TRUCKER GROUP OPPOSES BIDEN’S LABOUR SECRETARY PICK OVER AB5 SUPPORT
A trucker group has come out against the White House’s secretary of labour because of her support of the controversial California worker classification legislation AB5 while she was the state’s labour chief. “Make no mistake, if were to advance the same policies that they championed in California, it would force hundreds of thousands of truckers to change their business model and put their livelihood in jeopardy,” the Owner-Operator Independent Drivers Association (OOIDA) said in a letter sent to all US senators.
VISIBILITY PROVIDERS TARGET CHALLENGES OF CONTAINER TERMINAL MILESTONE DATA
The race to improve the visibility of container terminal milestone data sought by shippers geared up over the past week as vendors Vizion and project44 both unveiled new products. Vizion, which focuses purely on ocean container visibility, said it has established direct connections with 60 ports and terminals in the US and abroad, and will use data feeds with
those terminals to offer two new alerts to its shipper and logistics service provider (LSP) customers. The new alerts highlight key milestones: the last free day for a container in a terminal before demurrage fees begin to accrue, and when a container is available for pickup by a drayage carrier. Those alerts are added to existing Vizion data milestones for when a container is discharged from a vessel, gated out of a port, and returned empty. Separately it has beefed up its terminal data offering, called Ocean Terminal Visibility, by providing container discharge events — location, last-free day information, and status, including holds, customs clearance, and availability for pickup. The new products from project44 and Vizion are a signal that terminal visibility remains a troublesome area for shippers, especially involving demurrage fees related to the late collection of laden import boxes.
ILWU OFFICE CLERICAL UNIT NEGOTIATIONS UNDER WAY IN LA-LB
Negotiations for a new contract between clerical office workers at the ports of Los Angeles and Long Beach and the shipping lines and terminal operators they work for are under way, talks that have the potential to disrupt cargo flow should complications arise. The current six-year contract between the office workers who process shipping documentation, represented by the International Longshore and Warehouse Union Local 63 Office Clerical Unit (OCU), and their employers expires on June 30. Preliminary discussions between Local 63 OCU and employers have thus far dealt with more minor issues.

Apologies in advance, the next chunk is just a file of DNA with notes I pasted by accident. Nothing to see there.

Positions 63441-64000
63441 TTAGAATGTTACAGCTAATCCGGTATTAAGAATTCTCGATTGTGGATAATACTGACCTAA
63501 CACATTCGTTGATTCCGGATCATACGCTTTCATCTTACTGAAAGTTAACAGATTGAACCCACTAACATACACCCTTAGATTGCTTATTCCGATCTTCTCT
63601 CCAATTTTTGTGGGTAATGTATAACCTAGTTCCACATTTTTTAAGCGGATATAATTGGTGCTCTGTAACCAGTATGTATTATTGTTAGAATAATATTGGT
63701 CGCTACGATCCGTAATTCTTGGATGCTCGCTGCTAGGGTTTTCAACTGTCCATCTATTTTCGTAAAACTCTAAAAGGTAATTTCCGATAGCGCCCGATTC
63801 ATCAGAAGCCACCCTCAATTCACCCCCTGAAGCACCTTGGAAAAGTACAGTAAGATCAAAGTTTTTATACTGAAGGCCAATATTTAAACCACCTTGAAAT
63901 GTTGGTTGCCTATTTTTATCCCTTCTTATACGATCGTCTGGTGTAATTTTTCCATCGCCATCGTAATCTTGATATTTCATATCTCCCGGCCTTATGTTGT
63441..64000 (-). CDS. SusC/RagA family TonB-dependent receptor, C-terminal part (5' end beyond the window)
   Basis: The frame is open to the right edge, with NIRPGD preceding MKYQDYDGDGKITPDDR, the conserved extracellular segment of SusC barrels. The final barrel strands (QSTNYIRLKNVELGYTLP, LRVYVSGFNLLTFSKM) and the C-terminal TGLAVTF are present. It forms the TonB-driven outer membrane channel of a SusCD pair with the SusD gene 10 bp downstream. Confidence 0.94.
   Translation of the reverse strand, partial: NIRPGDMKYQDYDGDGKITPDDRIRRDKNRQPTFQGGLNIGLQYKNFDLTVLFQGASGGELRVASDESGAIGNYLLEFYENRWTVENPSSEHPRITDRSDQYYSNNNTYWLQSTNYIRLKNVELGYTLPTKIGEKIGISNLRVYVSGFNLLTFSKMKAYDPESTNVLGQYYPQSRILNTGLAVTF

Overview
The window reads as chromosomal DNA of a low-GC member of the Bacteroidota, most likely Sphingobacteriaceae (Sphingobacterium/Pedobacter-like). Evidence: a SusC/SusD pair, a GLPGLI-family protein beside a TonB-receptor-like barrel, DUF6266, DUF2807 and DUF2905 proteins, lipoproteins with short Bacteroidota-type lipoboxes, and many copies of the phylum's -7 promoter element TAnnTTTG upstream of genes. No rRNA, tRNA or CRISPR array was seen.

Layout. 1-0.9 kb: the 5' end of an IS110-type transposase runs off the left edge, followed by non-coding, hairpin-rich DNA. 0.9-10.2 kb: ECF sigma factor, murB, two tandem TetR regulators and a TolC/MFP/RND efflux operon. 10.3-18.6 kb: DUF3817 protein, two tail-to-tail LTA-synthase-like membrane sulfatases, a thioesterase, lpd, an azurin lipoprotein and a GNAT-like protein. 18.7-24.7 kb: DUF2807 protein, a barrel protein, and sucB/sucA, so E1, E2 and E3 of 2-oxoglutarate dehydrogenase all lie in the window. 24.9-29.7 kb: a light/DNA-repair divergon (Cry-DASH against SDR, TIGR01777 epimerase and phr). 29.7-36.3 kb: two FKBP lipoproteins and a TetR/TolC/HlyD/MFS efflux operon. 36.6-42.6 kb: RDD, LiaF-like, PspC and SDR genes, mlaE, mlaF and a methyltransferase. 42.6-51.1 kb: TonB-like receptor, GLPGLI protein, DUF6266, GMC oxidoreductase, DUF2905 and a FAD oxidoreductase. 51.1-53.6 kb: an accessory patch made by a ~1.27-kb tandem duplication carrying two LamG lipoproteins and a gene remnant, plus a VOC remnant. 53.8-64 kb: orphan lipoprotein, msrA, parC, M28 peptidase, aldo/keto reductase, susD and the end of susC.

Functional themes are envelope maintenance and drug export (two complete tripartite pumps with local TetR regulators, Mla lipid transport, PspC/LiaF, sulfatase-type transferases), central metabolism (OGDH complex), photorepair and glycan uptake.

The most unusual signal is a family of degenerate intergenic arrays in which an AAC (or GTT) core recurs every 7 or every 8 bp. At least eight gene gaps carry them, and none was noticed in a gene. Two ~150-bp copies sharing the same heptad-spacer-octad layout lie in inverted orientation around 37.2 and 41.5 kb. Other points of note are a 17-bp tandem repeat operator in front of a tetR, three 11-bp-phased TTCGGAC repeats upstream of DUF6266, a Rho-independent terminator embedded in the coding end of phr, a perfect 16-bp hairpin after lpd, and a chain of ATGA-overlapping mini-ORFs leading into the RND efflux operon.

US SE PORTS PREPPING FOR MORE GROWTH AMID CONTINUED WEST COAST DIVERSIONS
US importers of Asian-made goods are increasingly favouring ports in the Southeast, particularly Savannah, given the lack of a US West Coast longshore labour deal and continued enhancements to increase berth capacity and landside cargo flow. Southeast coast ports — Savannah, Norfolk, Charleston, Wilmington, Jacksonville, Everglades, and Miami — handled 20.9 percent of that total last year, up from 19.8 percent in 2021, thanks to a 5.2 percent increase in volume. West Coast ports, on the other hand, saw their market share dip to 56.4 percent from 59.9 percent owing to a 6.1 percent decline in volume.
ILWU CANADA TALKS BEGIN WITH FOCUS ON WAGES, AUTOMATION: SOURCES
Longshore workers at the Western Canadian ports of Vancouver and Prince Rupert are seeking significant increases in wages in their first proposal to employers as the two sides this week begin negotiating a new contract to replace the current five year deal expiring at the end of March. Automation of cargo-handling equipment, a source of tension in past contract negotiations, will likely once again be a prominent issue. The International Longshore and Warehouse Union (ILWU) Canada and its 12 locals and the BC Maritime Employers Association (BCMEA), representing container lines and marine terminals, exchanged proposals two weeks ago and formally began negotiations Monday, according to two people familiar with the process who spoke on the condition of anonymity.